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Still photo of 
bleachers in Ederle

Drawing for 
Ederle installation

Still from Ederle

Delivery of the 
Pietá to the 
Vatican Pavilion in 1964

Pietà at the World's Fair,
Reproduced in 
Remembering the Future

Dolls from "It's a Small World "
reproduced in 
Remembering the Future

dennis adams
at the queens museum
by Susan Silas

For the future is like heaven--everyone
exalts it but no one wants to go there

--James Baldwin, 1958

Dennis Adams has created a site-specific
installation Ederle for the Queens
Museum of Art. Adams is widely known for
his public-art installations or
"interventions" in both the U.S. and
Europe. Central to the new installation is 
a backlit, 
very frontal photograph of the seating in the
Gertrude Ederle Amphitheater. The
amphitheater was built for the 1939
World's Fair--"the World of Tomorrow"--in
Flushing Meadow Park. When this exhibition
opened in April, the amphitheater was
still standing, though slated for
demolition. Yesterday, June 24, it was 
all but gone. A pile of bent girders and
rubble. You can buy a souvenir brick for 
$5 if you are so inclined.

Below this large-scale photograph of the
amphitheater and recessed several feet
you can see roughly the bottom third of
rear-projected imagery (surely shot on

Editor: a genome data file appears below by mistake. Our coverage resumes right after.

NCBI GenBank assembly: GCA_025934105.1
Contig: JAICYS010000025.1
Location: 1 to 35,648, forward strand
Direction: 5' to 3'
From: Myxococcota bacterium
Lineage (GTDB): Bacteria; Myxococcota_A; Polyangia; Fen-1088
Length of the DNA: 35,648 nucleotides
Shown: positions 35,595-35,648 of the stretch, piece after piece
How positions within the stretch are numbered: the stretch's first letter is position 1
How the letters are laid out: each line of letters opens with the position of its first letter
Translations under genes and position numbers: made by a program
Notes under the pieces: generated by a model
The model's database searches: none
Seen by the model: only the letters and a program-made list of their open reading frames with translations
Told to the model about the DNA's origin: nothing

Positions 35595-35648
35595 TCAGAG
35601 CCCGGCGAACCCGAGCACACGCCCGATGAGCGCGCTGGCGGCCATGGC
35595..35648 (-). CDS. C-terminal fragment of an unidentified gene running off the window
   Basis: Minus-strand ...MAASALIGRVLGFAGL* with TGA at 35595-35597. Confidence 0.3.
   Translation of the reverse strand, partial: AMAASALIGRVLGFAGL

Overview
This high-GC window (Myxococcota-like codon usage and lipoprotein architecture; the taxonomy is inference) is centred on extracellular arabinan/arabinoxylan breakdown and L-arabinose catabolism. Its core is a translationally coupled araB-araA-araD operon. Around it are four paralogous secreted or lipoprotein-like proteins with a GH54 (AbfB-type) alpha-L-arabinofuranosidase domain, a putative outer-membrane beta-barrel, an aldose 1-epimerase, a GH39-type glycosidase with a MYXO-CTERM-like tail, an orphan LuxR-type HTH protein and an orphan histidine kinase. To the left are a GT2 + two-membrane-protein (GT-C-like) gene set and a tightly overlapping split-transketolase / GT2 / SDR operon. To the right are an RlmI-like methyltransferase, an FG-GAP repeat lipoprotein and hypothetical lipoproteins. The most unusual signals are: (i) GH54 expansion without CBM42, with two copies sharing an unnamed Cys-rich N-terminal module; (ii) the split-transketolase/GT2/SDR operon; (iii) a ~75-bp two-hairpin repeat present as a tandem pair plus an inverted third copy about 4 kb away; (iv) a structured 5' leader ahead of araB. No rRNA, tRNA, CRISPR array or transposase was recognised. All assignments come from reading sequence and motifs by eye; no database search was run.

film but now projected in video format) of
various home movies taken by Fair-goers to
both the 1939 and 1964 World's Fairs. Legs
on skates, bodies in the water (presumably 
at the Aquacade), rides, shots of pavilions, 
etc. I'm guessing that the majority were 
shot in the '60s but there is evidence of 
the earlier fair as well.

For a moment I was reminded of the horror
experienced seeing a long-dead parent
flicker by on that now distinctive 16mm
Kodacolor film. Here, legions file past
lively yet somehow ill lit.

Inside this theatrical space, which was
built for the installation and in which
there is no seating--save in this giant
image which spans the entire width of the
room--the photograph is dramatically
present. Much has been made in the
catalogue of "eliminating the idea of a
privileged point of view" due to the
viewer's inability to read the entirety of
the filmic images. Yet I felt oddly
omniscient standing there. This perhaps
out of sheer perversity, for the nagging
inevitability of mortality seemed to hover
at my side.

Adams was presumably attracted to the
fairground because of its peculiar history
as public space. It's difficult to
describe how winning the installation is;
it needs to be seen. Too bad in a way that
the exhibition closes before the Open
opens. A little art and a little tennis--
not a bad combination.

For some reason I was hard pressed to
think about the architecture or public 
spaces per se, even though I know that
these are serious concerns that inform
Adams' work. I just kept thinking about
Michelangelo's Pieta and the Pepsi-Cola
Pavilion. In 1964 Pope John XXIII agreed
to bring the Pieta to New York to be
exhibited in the Vatican Pavilion at the
fair. The sculpture had been in St.
Peter's since 1499 and had never been
moved. The Pieta was lit by a theatrical